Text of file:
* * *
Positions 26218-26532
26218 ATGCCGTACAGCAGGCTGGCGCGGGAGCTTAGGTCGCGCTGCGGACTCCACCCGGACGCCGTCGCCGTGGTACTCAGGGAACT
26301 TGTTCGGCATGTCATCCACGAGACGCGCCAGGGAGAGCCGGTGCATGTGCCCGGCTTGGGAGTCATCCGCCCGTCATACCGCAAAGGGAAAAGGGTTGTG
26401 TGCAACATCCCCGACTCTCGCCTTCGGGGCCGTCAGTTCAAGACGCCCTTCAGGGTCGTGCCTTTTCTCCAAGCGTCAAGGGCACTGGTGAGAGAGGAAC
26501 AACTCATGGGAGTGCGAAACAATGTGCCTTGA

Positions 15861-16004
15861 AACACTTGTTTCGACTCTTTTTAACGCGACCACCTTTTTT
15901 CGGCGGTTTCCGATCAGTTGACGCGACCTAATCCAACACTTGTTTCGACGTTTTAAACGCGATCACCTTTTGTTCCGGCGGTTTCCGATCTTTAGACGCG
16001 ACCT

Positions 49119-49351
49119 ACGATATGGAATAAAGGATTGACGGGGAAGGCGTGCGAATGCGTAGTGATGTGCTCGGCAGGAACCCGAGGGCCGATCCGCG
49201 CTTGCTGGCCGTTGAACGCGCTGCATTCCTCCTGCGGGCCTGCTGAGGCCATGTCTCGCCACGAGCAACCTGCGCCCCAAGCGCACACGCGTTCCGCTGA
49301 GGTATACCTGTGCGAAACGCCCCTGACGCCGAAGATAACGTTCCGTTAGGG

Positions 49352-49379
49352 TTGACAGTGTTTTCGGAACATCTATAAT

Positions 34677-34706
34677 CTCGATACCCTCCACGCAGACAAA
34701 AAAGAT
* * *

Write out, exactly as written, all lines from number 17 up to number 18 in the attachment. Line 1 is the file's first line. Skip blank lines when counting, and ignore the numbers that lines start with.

34677 CTCGATACCCTCCACGCAGACAAA
34701 AAAGAT